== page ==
Picture in Picture Mode Google Meet

Starting in April 2022, users can access the feature when accessing Google Meet from a Chrome Browser. 


Google Meet Live Streaming 

Google Meet users will also soon be able to live stream Google Meet calls to platforms like YouTube. In the coming weeks, Google Cloud notes that: Enterprise Standard, Enterprise Plus, Education Plus, and Teaching/Learning Upgrade Workspace customers will all gain access to the functionality, with some paying a premium for the feature. 


Noise Cancellation and More 

Google Meet users will soon even gain access to Meet directly from Docs, Sheets, and Slides. The move enables workplace teams to move their meetings into a document, spreadsheet, or presentation, allowing for what Google Cloud hopes should foster smoother collaboration experiences.

Google Cloud also paired with TrueVoice to enable automatic noise cancellation for its Google Meet Series One room kits. The move will work to enhance speech and suppress noise on all Google Meet hardware, even those designed by third-party vendors like Logitech, Acer, and Asus.


Google Voice Intros SIP Capabilities

Soon, Google Voice users can leverage Google Voice via various certified session border control providers that range from Audiocodes to Cisco, Oracle, and Ribbon. According to Google Cloud, the firm will even extend on-demand call recording for Google Voice Standard and Premier subscribers.


An Epic Journey to Compete with the Big Dogs

Since its inception, Google Workspace has undergone several new identities. Today, Google Workplace consists of a suite of enterprise-grade tools and productivity apps that include: Gmail, Drive, Calendar, Meet, Slides, Sheets, etc.

At the time of launch, the platform was called 'Google Apps' 2006. A 2016 rebrand saw the creation of what we previously knew as 'G Suite,' with its most recent iteration coming only a few years later when it became 'Google Workspace.'

Having released a ton of features over the years: the goal is to compete with more established players, or at least with those with a higher user base. The company also deepened many (key) partnerships with Vodafone, Carrefour, and HSBC, looking to widen the adoption of its collaboration software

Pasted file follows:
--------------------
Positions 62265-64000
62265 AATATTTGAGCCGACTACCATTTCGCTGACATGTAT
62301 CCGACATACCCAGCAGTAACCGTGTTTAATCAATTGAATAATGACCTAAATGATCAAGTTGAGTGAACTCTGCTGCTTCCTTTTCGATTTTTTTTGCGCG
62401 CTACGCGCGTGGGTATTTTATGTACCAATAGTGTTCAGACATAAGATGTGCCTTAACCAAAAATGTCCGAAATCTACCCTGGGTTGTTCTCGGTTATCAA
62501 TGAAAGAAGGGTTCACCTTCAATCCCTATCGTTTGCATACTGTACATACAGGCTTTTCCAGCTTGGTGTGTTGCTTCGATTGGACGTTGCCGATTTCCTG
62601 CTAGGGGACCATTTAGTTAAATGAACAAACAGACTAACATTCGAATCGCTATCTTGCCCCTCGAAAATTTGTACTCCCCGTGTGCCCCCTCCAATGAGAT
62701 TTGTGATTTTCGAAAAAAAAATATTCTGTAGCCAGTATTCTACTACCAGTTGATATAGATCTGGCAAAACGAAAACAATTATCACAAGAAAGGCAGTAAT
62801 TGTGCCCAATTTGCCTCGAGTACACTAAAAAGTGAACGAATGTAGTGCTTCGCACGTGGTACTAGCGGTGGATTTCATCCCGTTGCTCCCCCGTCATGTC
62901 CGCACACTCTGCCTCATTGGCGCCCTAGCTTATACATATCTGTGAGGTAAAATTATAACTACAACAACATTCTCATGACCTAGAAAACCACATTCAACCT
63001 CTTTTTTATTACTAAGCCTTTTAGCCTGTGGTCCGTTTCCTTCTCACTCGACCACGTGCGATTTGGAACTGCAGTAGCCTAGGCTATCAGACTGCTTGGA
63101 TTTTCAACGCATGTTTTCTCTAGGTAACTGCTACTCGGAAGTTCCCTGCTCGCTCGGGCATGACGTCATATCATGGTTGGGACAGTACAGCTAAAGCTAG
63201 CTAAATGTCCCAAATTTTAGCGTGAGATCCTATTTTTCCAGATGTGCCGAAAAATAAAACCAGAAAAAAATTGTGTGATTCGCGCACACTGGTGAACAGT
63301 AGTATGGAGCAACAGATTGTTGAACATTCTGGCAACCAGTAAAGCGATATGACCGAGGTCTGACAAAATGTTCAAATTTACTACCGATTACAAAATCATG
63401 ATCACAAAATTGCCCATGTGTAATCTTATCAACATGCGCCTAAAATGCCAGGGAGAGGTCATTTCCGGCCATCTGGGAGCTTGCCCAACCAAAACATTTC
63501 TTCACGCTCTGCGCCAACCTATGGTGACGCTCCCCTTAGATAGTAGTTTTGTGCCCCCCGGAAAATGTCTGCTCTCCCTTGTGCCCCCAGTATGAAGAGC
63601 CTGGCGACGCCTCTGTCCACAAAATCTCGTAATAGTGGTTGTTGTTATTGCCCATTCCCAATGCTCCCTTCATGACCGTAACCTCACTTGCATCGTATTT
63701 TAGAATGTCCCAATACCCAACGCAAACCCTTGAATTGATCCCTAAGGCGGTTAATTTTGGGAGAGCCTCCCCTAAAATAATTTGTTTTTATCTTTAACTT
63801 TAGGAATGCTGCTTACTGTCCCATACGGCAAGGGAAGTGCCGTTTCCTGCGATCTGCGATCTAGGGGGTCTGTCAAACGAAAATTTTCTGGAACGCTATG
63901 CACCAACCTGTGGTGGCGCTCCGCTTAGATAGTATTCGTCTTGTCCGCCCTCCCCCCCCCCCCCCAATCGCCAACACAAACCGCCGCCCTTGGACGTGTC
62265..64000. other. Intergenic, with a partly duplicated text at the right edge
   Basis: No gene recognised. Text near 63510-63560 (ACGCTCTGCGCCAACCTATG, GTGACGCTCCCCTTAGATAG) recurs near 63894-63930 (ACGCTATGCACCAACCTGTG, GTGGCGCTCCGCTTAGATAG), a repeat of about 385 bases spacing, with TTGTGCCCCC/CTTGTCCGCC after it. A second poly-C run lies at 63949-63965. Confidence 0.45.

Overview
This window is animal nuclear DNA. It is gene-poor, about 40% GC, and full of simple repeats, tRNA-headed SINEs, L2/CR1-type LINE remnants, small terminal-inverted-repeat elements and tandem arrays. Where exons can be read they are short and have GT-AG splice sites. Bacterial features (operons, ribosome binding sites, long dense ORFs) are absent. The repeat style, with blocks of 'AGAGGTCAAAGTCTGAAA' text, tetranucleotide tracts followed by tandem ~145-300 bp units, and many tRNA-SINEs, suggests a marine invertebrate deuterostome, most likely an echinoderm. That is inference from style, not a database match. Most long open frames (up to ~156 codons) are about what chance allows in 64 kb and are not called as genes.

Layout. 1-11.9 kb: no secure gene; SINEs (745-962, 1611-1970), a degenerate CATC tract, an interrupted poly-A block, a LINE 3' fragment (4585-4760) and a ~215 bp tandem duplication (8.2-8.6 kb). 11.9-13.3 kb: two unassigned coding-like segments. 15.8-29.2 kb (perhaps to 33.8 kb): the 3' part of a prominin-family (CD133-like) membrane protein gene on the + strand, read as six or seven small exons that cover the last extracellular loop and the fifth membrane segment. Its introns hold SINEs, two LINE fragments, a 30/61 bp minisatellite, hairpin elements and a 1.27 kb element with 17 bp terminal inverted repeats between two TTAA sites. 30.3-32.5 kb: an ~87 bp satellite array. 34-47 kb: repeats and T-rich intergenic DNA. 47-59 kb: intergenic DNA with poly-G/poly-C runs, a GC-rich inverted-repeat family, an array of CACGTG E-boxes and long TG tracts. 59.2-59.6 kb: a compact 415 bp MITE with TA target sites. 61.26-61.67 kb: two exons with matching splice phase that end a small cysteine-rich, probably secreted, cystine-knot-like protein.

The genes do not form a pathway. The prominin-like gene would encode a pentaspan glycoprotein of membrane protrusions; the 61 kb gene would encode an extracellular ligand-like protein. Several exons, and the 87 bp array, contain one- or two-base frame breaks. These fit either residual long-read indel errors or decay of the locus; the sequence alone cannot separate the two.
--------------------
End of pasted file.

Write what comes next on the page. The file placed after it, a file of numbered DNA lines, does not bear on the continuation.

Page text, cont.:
Today, the Google Meet experience is much more immersive than it once was, and the thought process of Google Cloud is to continue that momentum it said it experienced in EMEA in terms of customer growth. Increasingly, sizable enterprises, small businesses, and government organizations have chosen Google Cloud as their preferred cloud service provider. 

How the Coronavirus Pandemic helped shape the current Google Workspace:

That move should worry many of the firm's most 'fervent' competitors. A recent survey released by Google Cloud alleges that government workers said that Microsoft tech makes them less secure. That is the headline of the blog post. 

In the blog post, Jeanette Manfra, Senior Director, Global Risk and Compliance, Google Cloud, said that those surveyed shared "serious" concerns over the security of the Microsoft Teams workplace collaboration platform. It seems; that: Google Cloud has a renewed sense of purpose, calling out and taking on Microsoft Teams head-on.

It could (very well) become the new Slack-Microsoft Teams rivalry - only time will tell.